blubonnet (8d9f79)

  39. blu,

    Sun Tzu said:

    5. Security against defeat implies defensive tactics; ability to defeat the enemy means taking the offensive.

    6. Standing on the defensive indicates insufficient
    strength; attacking, a superabundance of strength.

    Was Sun Tzu a Nazi too?

    Fritz (d62210)

  40. blubonnet, that a rather basic element of military strategy was perceived by Hitler does not thereby discredit what is a rather basic element of the strategic arts.

    To claim that President Bush has “who violates near all of the standards of honor and decency of the United Staes in almost every way” shows a rather complete ignorance of the history of the US.

    You seem to have a rather superficial understanding at best of these matters.

    SPQR (6c18fd)

  41. Okay, we now have proof that the reasons for going to war, even the ones that took place of the previous ones, as the obvious bogusness (is that a real word?? probably not…oh well) of each and every excuse for it. It is alot of work to pull out the numerous sources acknowledging the deciept put upon the people of the United States, and our dear soldiers, eskpecially violated, there’s multitude of changing reasons for the illegal, dishonest invasion, but even if you buy the “pre-emptive for US security” line, you can’t even hang your hat on it.

    Incidentally, there is controverey over the pre-emptive doctrine of Sun Tzu, as to how it was to be interpreted.

    I will have to take up this conversation later this evening. I have to go right now. I’ll be back in about 10 hours.

    blubonnet (8d9f79)

  42. Maybe you could rewrite that last comment during that time since it is not coherent.

    SPQR (6c18fd)

  43. “Sun Tzu said”

    -Fritz

    Who gives a fuck what Sun Tzu said? Nobody here lives in B.C. China, and our wars aren’t fought with swords and spears. Give me 50 modern soldiers and access to artillery support and I (a whiny little kid with no military experience whatsoever) could wipe out any army Sun Tzu threw at me.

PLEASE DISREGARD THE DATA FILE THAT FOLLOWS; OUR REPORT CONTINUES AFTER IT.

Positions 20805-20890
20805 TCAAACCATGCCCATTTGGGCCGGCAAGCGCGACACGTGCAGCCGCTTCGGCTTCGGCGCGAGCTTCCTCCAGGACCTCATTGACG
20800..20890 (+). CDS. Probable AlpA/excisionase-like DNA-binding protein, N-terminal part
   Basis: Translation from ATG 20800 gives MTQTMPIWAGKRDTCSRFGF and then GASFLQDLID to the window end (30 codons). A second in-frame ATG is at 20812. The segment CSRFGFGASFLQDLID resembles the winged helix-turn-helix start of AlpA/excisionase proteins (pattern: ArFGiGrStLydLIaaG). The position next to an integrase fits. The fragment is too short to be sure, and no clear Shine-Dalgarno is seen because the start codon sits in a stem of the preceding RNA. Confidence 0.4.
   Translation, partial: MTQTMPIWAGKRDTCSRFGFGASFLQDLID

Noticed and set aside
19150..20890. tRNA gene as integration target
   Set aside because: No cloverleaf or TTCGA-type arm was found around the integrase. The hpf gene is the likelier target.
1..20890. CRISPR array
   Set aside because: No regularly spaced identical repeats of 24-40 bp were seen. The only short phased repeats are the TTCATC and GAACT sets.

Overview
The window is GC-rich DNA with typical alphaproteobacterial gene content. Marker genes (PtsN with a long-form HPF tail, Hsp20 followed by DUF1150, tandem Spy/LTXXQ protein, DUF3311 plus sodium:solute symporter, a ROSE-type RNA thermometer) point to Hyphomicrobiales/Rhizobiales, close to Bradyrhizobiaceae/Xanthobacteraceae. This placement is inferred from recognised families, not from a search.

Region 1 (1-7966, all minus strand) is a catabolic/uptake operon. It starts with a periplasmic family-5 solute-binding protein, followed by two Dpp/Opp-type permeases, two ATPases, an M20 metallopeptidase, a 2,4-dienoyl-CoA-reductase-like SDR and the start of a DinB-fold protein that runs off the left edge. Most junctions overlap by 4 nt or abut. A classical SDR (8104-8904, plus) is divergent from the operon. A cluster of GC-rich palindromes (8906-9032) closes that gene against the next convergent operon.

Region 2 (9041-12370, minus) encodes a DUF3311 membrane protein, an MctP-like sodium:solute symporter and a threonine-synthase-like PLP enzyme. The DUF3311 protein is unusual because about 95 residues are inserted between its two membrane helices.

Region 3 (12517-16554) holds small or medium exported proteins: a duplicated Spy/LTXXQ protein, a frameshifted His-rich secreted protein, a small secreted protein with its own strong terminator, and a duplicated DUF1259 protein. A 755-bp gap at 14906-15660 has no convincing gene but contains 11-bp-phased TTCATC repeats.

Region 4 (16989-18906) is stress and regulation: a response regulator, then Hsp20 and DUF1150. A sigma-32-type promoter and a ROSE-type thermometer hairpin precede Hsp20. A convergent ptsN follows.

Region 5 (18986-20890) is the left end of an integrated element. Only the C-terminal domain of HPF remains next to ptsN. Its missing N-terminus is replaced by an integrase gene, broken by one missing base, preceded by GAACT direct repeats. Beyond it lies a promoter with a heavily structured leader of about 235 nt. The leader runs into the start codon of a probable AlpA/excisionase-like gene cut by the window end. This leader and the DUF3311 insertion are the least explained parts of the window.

“blubonnet,

    Cut it out. I will delete all your comments if you keep this up. It’s annoying.”

    -Patterico

    I cry bullshit. An unknown commentator is posting extremely relevant quotes from some of the most respected (or loathed, in the case of Goering) figures in American/world history. The opposition is so flustered as to declare that “Borrowing others thoughts does not substitute for not having your own” (which is, in this case, an utterly pathetic retort).

    Suddenly, out comes Patterico, addressing said mystery commentator as “blubonnet”, a handle that carries with it a whole slew of connotations (to those that frequent the site). Suddenly, otherwise problematic quotes are dismissed out of hand, based on preformed bias.

    Whatever…

    For what it’s worth, I’ve been studying the Notes of the Federal Convention for the past three weeks, and the Madison quotes are spot on.

    I guess it could be argued that James Madison wasn’t a patriot… but I might be inclined to cry bullshit again.

    Leviticus (68eff1)

  44. I cry bullshit.

    I call bullshit on your crying bullshit. The repeat commenter is using blubonnet’s e-mail address. Nobody else knows it.

    Commenters should maintain a consistent identity.

    Patterico (c8a36c)

  45. Leviticus,

    I wonder what Sun Tzu would do to you if you gave him 50 modern soldiers and artillery?

    In any case, Sun’s lessons are general enough, as with those of Machiavelli, and deal with the universality of human nature, as to be relevant whatever the particular level of technology. In addition, I believe that people who make comments like yours should sit down, read Bacon’s The New Atlantis, and eat some cake. Heidegger’s point that our technological advancement has no necessary connection to our moral advancement still holds true.

    Fritz (d62210)

  46. “Commenters should maintain a consistent identity.”

    -Patterico

    Fair enough (especially in light of your exchanges with Glenn Greenwalds). My point is that those awkward quotes have yet to be addressed (other than to be inexplicably dismissed out of hand).

    Leviticus (68eff1)

  47. “I wonder what Sun Tzu would do to you if you gave him 50 modern soldiers and artillery?”

    -Fritz

    He’d probably attack, given the general principles you just layed out. The problem is (and my ultimate point is) that general principles in re: attack and defense are no longer applicable in modern war.

    General lessons (such as those of Sun Tzu and Machiavelli) are fine, as general lessons; I used to carry around a dog-eared copy of The Prince in my backpack. The problem is trying to draw a direct inference from ancient history to modern times using specific lessons, particularly in the case of warfare (politics depends on ever-intransient human nature; war depends on ever-transient weapons).

    Leviticus (68eff1)

  48. Leviticus,

    You’ll have to do more than assert that claim. In fact, I think his principles rightly understood are even more applicable and important for our understanding today. They allow us to get at and see what is eternal and true about warfare.